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Is md5 hashing algorithm an injective function? meaning that it will generate a unique output for any given input?

If not, is there some other similar hashing algorithm that is injective?

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You can easily prove that any hash function capable of working on inputs larger than its output cannot be injective. – thiton Jan 11 '12 at 16:17
    
I'm not sure if this argument makes sense or not, is there anything else you can demonstrate to elaborate? – Yasser1984 Jan 14 '12 at 20:58
    
MD5 has a minimum block length of 512 bits and an output of 128 bits. It cannot be injective because there are 2^384 more input numbers than output numbers. You can talk about a restricted MD5, but then you'd have to define your padding approach. – thiton Jan 14 '12 at 21:07
    
thiton, following the same line of reasoning, wouldn't it be correct to say there can be no injective algorithm? – Yasser1984 Jan 14 '12 at 21:21
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Of course there can be an injective algorithm. An algorithm implements a function, and there are injective functions. The identity function (int foo(int i) { return i; }) is injective. But a necessary condition for any injective function is that it has at least as many allowed output numbers than input numbers. – thiton Jan 14 '12 at 21:33

No, MD5 has collision vunerabilities. Other hash functions such as SHA-1 also have hash collisions, although it is much less likely than MD5.

An injective hashing function is also known as a perfect hash function. Perfect hash functions do exist, but there are certain requirements or information you will need to know about the input data before you can know that your hash is perfect.

You could look at CMPH for information on creating a perfect hash function.

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If a perfect hash function can exist, then can we say this comment "You can easily prove that any hash function capable of working on inputs larger than its output cannot be injective." is wrong? – Yasser1984 Jan 14 '12 at 20:55
    
The comment is wrong as a perfect hash works on a given set. For instance, if the set is {10, 20, 30, ...} and the hash function is function hash(int i) { return i / 10; }. I think the comment actually means the range of inputs. – cmbuckley Jan 15 '12 at 16:36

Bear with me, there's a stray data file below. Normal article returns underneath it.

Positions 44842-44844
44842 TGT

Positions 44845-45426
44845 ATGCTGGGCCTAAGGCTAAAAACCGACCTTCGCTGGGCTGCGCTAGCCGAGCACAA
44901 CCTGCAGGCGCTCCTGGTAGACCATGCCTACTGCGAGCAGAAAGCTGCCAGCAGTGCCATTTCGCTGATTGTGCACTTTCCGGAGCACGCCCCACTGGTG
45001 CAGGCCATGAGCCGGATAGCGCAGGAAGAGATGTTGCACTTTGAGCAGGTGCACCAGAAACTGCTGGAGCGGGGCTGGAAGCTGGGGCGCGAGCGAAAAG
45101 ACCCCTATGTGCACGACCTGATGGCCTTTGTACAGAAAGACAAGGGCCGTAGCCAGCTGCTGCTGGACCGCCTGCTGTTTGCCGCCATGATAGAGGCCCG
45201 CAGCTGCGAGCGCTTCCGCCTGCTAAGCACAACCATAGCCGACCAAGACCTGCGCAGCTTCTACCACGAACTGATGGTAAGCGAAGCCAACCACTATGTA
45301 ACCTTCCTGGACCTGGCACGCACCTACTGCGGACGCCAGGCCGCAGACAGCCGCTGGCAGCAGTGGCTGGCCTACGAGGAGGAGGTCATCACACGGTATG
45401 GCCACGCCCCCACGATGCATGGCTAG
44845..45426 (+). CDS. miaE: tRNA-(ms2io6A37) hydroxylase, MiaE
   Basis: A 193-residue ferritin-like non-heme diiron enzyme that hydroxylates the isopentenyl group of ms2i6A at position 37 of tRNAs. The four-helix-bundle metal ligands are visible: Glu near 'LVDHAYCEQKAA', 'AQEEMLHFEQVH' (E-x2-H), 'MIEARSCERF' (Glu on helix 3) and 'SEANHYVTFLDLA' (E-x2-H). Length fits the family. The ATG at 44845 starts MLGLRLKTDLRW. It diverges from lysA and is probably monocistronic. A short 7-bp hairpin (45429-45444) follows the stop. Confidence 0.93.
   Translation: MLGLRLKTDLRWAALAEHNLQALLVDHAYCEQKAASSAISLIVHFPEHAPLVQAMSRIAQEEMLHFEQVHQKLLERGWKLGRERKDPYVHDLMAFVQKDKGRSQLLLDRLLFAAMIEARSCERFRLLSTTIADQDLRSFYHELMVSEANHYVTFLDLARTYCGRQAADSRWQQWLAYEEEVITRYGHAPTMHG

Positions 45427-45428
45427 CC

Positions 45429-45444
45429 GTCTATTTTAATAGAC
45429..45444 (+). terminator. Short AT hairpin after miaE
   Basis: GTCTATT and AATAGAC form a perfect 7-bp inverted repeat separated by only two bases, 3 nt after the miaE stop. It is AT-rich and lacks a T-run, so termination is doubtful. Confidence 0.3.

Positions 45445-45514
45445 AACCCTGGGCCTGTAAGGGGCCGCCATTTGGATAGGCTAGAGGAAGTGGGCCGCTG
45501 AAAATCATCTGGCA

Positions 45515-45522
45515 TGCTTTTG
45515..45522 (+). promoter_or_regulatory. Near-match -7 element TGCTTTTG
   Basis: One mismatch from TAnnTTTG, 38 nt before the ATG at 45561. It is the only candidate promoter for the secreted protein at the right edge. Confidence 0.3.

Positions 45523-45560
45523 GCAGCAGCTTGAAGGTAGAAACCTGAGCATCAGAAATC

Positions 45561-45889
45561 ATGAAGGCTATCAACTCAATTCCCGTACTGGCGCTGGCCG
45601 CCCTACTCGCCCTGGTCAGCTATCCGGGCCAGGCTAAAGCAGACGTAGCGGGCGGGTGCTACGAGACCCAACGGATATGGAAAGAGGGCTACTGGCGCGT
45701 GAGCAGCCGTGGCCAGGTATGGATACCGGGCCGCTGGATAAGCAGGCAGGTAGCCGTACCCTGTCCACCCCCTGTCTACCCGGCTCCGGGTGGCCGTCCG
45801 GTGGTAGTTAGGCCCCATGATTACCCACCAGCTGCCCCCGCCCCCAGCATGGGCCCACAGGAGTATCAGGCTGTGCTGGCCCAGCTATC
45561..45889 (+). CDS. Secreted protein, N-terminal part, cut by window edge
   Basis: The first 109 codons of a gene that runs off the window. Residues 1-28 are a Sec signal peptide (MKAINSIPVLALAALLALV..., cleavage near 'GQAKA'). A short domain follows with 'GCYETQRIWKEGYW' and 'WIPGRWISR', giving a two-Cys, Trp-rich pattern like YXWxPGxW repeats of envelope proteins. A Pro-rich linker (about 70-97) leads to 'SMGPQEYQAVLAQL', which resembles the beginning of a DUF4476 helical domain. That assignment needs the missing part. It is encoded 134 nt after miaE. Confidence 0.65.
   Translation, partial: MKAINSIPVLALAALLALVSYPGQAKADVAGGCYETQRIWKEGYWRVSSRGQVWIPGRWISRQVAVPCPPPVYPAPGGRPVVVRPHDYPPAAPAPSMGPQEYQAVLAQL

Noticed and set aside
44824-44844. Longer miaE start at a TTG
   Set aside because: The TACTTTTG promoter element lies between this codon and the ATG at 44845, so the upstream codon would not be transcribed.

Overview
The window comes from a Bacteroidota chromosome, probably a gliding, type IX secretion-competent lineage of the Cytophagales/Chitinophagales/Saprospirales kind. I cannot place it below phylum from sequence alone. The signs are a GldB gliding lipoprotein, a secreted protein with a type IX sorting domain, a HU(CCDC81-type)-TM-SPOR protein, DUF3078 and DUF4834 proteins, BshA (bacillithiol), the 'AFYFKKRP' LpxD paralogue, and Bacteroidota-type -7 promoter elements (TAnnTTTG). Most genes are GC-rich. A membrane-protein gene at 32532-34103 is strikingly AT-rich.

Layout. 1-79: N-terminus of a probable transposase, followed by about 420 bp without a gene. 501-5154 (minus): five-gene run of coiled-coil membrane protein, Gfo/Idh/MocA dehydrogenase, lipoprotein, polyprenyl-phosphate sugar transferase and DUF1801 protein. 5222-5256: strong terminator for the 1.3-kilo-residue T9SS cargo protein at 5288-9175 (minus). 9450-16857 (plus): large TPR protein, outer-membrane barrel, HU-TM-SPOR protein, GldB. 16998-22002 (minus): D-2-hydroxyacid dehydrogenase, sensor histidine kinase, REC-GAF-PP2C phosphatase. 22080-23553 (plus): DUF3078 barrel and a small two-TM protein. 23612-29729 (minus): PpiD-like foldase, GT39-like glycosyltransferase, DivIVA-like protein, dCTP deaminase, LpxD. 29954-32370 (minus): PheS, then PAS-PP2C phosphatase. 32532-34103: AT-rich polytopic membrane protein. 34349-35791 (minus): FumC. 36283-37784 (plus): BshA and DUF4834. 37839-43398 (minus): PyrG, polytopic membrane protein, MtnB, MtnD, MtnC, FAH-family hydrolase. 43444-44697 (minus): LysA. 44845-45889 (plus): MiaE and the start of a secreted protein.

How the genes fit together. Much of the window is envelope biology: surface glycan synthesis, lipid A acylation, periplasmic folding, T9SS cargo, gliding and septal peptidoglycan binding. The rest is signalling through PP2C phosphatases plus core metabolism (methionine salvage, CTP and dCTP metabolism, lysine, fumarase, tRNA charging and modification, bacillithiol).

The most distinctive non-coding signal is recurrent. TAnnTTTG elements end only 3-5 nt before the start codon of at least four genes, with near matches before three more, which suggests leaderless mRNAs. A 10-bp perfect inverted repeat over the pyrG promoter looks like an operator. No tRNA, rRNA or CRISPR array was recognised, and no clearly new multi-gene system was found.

md5 is not an injective function, because output is smaller than input, so you have more input possibilities than output.

I think sha-1 is not injective.

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How could you conceivably think that the same argument you levelled against MD5 doesn’t also hold for SHA-1? – Konrad Rudolph Jan 11 '12 at 16:13
    
I totally agree, i just forgot the word 'not'. sha-1 is not injective – JuSchz Jan 11 '12 at 16:16

Here is another post that may be able to answer your question.

Technically no, but kinda yes, because there is a very slim chance for them to be the same.

Here is another post discussing this issue.

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Every hash function is NOT injective. Hashes map a large domain to a significantly smaller codomain. By the pigeon-hole principle, such a function can't be injective, because there would be items in the domain that'll map to the same item in the codomain.

For example, giving a hash function a large file as input, and receiving a short checksum. There are many more possible large files (pigeons) than there are possible short checksums (pigeon-holes), so "collisions" are surely going to occur.

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Practically, yes.

Realistically, it has been shown that it does have the potential for collisions. I would use SHA-1 instead. 1

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Practically = realistically. So, no. – Konrad Rudolph Jan 11 '12 at 16:14
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I didn't think a one word answer would be appropriate. In a high amount of cases the collision chance in md5 is so low than it is still a viable choice of algoritm, it depends on the case. – KingCronus Jan 11 '12 at 16:16

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